“We also provide the opportunity to shop locally; as far as organic goes, that is very important. We are not using fossil fuels—we are doing it right here,” Chrapko says.


Elizabeth Chrapko does all of the administration and paperwork for the winemaking enterprise, which is part of highly regulated industry. Victor takes care of the production, and together they do the marketing, selling only their best wines. Artistic labels like those on en Santé’s


“Forbidden Fruit” wines evoke interest and reflect the handcrafted contents.


What they Chrapkos call their “best sellers from the cellar” are the Calypso rosé wine, made from rhubarb, and the Adam’s Apple, made from up to 15 varieties of apples. Most en Santé wines come in a choice of 375 ml or 750 ml bottles, ranging in price from USD$8 to $20. The en Santé website features stories about the enterprise as well as serving suggestions for their wines.


The Chrapkos attend trade shows and fairs to promote their wine and host personalized farm tours for people interested in their operation. Come spring and summer they host up to two a week. “The best way to get to know us is to visit us,” says Victor Chrapko, who finds the visits result in customer loyalty. The farm is situated near Lac (lake) Santé, hence the farm name en Santé, from the French expression translated “To Health!”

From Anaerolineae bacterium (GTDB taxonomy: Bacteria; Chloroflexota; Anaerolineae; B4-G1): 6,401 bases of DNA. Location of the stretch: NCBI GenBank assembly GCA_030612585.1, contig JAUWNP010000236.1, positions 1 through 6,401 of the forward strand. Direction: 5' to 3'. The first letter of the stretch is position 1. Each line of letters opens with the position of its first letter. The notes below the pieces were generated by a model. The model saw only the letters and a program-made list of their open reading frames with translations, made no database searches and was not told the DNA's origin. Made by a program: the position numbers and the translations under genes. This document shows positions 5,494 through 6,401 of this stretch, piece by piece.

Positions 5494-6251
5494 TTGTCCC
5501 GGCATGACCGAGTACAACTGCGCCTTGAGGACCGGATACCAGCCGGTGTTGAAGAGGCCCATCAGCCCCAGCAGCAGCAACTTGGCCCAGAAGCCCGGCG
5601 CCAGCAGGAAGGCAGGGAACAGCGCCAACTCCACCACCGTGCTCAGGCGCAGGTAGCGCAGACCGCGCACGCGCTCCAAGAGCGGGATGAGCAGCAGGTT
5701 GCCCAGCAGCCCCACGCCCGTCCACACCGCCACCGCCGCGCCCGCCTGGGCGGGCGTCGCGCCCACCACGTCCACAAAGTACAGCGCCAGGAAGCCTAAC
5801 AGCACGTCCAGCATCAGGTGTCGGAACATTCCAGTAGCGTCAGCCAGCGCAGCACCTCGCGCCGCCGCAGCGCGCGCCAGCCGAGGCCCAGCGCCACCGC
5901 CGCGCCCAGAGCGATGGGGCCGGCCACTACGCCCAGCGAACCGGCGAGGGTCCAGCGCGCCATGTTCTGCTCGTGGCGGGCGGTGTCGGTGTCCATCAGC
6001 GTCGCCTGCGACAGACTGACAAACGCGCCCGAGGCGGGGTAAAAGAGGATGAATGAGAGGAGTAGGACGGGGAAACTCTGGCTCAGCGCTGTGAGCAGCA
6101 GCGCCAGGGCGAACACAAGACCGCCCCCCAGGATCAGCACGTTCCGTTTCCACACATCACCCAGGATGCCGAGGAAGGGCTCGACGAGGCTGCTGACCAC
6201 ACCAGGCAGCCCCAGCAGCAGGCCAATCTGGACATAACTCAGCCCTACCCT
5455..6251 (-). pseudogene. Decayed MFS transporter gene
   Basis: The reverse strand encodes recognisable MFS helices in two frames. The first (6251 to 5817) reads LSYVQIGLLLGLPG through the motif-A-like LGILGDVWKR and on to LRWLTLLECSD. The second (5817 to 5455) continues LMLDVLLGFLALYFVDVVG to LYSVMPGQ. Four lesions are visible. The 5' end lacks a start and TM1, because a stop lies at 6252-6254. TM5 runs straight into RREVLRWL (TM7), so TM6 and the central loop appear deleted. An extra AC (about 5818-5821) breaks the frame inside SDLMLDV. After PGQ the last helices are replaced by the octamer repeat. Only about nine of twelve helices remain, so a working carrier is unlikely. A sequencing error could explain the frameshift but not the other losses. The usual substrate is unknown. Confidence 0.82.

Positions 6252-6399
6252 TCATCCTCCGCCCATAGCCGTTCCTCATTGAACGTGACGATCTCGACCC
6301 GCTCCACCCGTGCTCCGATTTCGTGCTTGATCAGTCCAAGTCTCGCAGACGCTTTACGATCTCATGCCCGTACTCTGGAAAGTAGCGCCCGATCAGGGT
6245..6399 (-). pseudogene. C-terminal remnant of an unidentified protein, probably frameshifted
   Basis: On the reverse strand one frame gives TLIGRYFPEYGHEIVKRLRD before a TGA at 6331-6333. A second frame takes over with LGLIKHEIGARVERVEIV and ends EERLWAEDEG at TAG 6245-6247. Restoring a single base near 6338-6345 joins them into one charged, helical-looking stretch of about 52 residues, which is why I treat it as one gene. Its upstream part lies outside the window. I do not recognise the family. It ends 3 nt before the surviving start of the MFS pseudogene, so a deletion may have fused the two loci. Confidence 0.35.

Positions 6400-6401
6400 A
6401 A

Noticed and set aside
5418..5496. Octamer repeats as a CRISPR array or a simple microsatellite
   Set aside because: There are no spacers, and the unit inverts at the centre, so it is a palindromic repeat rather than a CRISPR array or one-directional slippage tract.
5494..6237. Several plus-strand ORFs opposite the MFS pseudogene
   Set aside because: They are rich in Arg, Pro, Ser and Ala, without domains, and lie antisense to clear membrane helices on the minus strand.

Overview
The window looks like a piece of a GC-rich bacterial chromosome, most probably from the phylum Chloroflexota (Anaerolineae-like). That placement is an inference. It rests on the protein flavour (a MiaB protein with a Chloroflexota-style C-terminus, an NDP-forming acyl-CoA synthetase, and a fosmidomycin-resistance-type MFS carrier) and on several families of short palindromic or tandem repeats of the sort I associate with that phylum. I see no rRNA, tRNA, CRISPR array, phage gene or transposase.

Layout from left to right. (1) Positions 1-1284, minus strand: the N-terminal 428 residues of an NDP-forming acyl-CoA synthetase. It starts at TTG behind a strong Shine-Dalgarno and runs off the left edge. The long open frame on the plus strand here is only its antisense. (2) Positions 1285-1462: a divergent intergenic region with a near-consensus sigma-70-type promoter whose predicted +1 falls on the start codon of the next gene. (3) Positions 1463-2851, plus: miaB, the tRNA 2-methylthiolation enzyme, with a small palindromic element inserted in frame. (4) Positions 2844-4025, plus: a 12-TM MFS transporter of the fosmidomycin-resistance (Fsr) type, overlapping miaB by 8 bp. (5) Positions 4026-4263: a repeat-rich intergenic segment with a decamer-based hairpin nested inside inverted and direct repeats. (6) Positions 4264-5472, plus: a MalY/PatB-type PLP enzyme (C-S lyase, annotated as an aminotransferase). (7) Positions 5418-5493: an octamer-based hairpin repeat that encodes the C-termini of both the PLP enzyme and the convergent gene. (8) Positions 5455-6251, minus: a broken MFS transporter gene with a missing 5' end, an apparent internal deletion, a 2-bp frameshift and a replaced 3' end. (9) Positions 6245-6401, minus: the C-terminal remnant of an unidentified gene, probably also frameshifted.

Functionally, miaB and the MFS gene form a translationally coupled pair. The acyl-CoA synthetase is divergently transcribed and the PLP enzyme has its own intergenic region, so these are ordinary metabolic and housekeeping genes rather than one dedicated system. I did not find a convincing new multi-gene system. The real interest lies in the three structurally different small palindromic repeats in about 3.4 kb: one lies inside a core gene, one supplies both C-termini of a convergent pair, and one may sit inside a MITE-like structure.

Community and environmental leadership


Prior to starting en Santé, Elizabeth Chrapko worked as a registered nurse and was also a pioneer in establishing an Alzheimers unit in rural Alberta while she and Victor reared their four children on the farm. They have a close relationship, and anyone who has met them knows that each is a counterpart of the other. Together they are the team that makes the en Santé enterprise successful.


Victor has shown commitment to environmental stewardship since he started farming in the 1960s. He was the first farmer in the area to grow organic crops, totaling 3,000 acres. This impressed his neighbors, many of whom could not believe he could succeed without chemicals. With time, he gained respect.

In the 1980s, the couple organized local citizens to keep a hazardous waste plant from being built in the area and won. (Post-script here on this effort.)


Victor Chrapko is also president of Alberta Organic Producers Association, a certifying body for OCIA (Organic Crop Improvement Association). He says that most of OCIA’s members in Alberta used to be smallholdings, but that over the last few years, more large operations are becoming certified-organic as well.


In 1993, the Chrapkos were honored with Alberta’s Farm Family award, bestowed for community involvement, innovation and best farm practices. En Santé won an Alberta Best Practices Renewal Award 2007. It was presented by the Minister of Agriculture for the operation’s on-farm innovations, which enabled the Chrapkos to work with consultants provided by Alberta Agriculture and Food.


“All we know,” says Victor Chrapko, “is that we are having fun and people say the wines taste good. The fun part is when people come for a visit, enjoy our wines here on the farm, and share relaxed stories that make the happy muscles work. What else could you ask out of life?”